February 17, 2014

Woodrow Wilson's Boyhood Home Receives a Reconstruction All Its Own

  • By: David Weible
The project restored the original paint scheme to the Woodrow Wilson Boyhood Home. Credit: Historic Columbia
The project restored the original paint scheme to the Woodrow Wilson Boyhood Home.

Long before Woodrow Wilson entered the presidency in 1913, he was a normal teenage kid who liked baseball and watching trains. In 1871, just before his 14th birthday, his father moved the family from Augusta, Ga., to Columbia, S.C., and though they would spend only two-and-a-half years there, the place would have a strong impact on shaping the nation’s 28th president.

The family built a house on Seventh Street (a project largely overseen by Woodrow’s mother), and at the time, Wilson’s father was enjoying the apogee of his career as a scholar and minister of the Presbyterian Church. For Woodrow, then known as Tommy, this was a time to become a member of his father’s church, and blossom intellectually and academically under the guidance of his parents.

Other elements in Columbia impacted him as well, not least of which was the town’s experience with Reconstruction. Though we’ll never know the full effect that the destruction of the Civil War had on Wilson’s politics or worldview, the physical and societal renaissance of the town around him inspired in Wilson a sense of pride, leading him to claim no American city other than New York to offer more than Columbia.

Woodrow Wilson in his teenage years. Credit: Historic Columbia
Woodrow Wilson in his teenage years

“This is a property that is significant because of when the family’s here,” says John Sherrer of Historic Columbia, which acts as a site steward of the Boyhood Home of President Woodrow Wilson. “That context of the Reconstruction period is very important. It allows Historic Columbia to not just speak to Woodrow Wilson as a teenager, but also his immediate and extended family here in Columbia, while putting it in the context of this larger national era.”

The Wilsons moved on to North Carolina in 1874, and sold the property two years later. By 1928, the boyhood home of the nation’s 28th president was threatened with demolition to make way for a new auditorium. South Carolinians, however, wouldn’t let that happen.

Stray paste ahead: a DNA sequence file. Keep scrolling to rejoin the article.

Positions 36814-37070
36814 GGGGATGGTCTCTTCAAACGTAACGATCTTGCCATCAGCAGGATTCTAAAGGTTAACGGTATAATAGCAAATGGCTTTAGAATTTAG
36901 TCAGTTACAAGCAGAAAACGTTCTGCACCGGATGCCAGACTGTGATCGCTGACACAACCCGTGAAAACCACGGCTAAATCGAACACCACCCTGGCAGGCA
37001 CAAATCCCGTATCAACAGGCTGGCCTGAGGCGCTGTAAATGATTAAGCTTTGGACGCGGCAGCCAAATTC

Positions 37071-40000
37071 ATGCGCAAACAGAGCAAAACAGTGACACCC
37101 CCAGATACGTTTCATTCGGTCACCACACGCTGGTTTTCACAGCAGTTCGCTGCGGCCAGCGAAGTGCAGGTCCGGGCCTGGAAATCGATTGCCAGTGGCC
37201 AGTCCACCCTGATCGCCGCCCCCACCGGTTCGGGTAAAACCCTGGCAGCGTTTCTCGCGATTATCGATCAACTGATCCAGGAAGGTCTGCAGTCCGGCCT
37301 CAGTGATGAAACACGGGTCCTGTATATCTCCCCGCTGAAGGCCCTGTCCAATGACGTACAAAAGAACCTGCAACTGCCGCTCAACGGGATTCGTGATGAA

Invoking the spirit of local Ann Pamela Cunningham, the leader of the charge to save George Washington’s Mount Vernon in the mid-1800s, the community rose up to protect the house. The property was saved and opened as a public shrine to Wilson in 1933.

Throughout its time as a museum, maintenance work had been performed on the property, but in October of 2005 cracked plaster ceilings had grown more desperate, prompting Richland County, which owned the property, and site stewards, Historic Columbia, to consider more sweeping restoration work.

The Wilson House in 2005, before restoration. Credit: Historic Columbia
The Wilson House in 2005, before restoration

After deciding to close public tours, the preservation firm John Milliner and Associates conducted a comprehensive study of the site that not only assessed structural failings and flaws, but also the full context of the building’s history.

“That’s a big deal about any of our work -- [it's] not just restoring the building but also working toward rehabilitating the grounds in such a way that is sympathetic and accurate to the time period,” says Sherrer.

The initial phase of restoration began in 2008 and consisted of replacing the house’s cedar shake roof, among other things, which had deteriorated, leading to extensive water damage throughout the structure.

The project identified windows and doors that had been added after the Wilson’s sale of the home. Credit: Historic Columbia
The project identified windows and doors that had been added after the Wilson’s sale of the home.

Crews also removed a 1920s chimney addition, and identified doors and windows that had been installed after the Wilson’s departure. Scientific paint analysis was used to bring back multicolored exterior and interior paint schemes, and the structure's two-story porch was returned to its original appearance. Workers also researched the house’s original gas piping, bringing its original interior illumination back to life (though with electricity instead of gas).

Made possible in large part due to a Save America’s Treasures Grant, the $3.6 million project was completed in 2013. Now, with artifacts replaced and a reconstruction of its own, the Woodrow Wilson Boyhood Home has reopened to the public, appropriately enough, on Presidents Day weekend.

David Weible is the content specialist at the National Trust, previously with Preservation and Outside magazines. His interest in historic preservation was inspired by the ‘20s-era architecture, streetcar neighborhoods, and bars of his hometown of Cleveland.

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